DPS Meeting, Madison, October 1998
Session 12. Asteroid Dynamics II
Contributed Oral Parallel Session, Monday, October 12, 1998, 3:50-5:10pm, Madison Ballroom C

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[12.07] Asteroid debris trails: evidence for recent collisions in the asteroid belt

D.J. Lien (Washington and Jefferson College/Vanguard Research, Inc.)

The consequences of the collisional history of the asteroid belt have been alluded to in a recent spate of TV shows and movies. The earthly threat in most scenarios is a consequence of a collision between a comet and an asteroid, with the subsequent orbital shift of the collisional products into an Earth-bound trajectory. Fortunately, the reality is that collisions of this magnitude are rare. However, smaller, non-disruptive collisions are far more frequent, as evidenced by the heavily cratered surfaces of Gaspra and Ida.

Recently, deep surveys have found several faint "comets" with no discernible coma and a thin dust "tail" oriented along the orbit. One, C/Elst-Pizarro, has also been identified with a main belt asteroid (1979VA). Numerical models of these "tails" using a Monte Carlo dust ejection computer simulation shows that the dust is ejected at much lower velocities than found for typical comets (1 - 50 m/s) and that the radiation pressure parameter, beta, is consistent with particles much larger than typically found in the tails of active comets.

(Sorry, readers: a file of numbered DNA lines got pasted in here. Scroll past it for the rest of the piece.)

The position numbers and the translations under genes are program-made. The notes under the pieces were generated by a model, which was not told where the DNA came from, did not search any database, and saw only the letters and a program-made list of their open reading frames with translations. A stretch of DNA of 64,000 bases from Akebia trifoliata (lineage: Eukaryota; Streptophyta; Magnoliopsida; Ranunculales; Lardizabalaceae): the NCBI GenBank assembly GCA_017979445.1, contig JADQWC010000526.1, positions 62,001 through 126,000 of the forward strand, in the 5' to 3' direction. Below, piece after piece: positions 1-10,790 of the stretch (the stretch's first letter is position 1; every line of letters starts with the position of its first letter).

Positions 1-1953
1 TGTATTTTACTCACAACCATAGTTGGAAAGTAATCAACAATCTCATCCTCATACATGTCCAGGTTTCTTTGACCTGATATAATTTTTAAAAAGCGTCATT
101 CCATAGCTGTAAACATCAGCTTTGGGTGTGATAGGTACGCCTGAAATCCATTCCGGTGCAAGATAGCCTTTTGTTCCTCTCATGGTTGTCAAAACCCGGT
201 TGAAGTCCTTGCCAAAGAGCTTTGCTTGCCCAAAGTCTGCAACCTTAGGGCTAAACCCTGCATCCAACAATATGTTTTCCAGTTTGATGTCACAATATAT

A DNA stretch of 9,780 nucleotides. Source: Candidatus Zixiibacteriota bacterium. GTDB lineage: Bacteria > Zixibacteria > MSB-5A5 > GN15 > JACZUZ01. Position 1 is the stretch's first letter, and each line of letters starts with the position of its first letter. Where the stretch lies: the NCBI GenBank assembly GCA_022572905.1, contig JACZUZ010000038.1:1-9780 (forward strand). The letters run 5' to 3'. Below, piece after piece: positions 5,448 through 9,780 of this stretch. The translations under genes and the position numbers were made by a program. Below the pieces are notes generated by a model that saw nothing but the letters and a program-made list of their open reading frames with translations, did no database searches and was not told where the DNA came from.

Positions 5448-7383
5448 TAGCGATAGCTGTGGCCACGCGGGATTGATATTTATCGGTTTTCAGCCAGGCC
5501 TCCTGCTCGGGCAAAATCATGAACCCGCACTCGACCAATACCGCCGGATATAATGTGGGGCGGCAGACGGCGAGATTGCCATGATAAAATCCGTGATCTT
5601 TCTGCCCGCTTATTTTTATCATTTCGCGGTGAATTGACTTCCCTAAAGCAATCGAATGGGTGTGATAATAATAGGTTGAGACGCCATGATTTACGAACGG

The most likely interpretation of these results is that the observed dust is a result of a cratering event on the surface of the parent body: the low velocities are consistent with numerical cratering models and the lack of a gas coma or higher beta particles precludes normal comet dust emission models.

I will present the results of the numerical simulations of a number of objects, including 1979VA, currently classified as comets, but which are most likely the result of the dust emission from a cratering event. For each object, the range of impact dates, approximate mass of dust in the debris trail, and ejection velocities will be presented, and the significance of these results in terms of the collisional history of the asteroid belt and new movie scripts will be discussed.

The author(s) of this abstract have provided an email address for comments about the abstract: lien@vrisv.com

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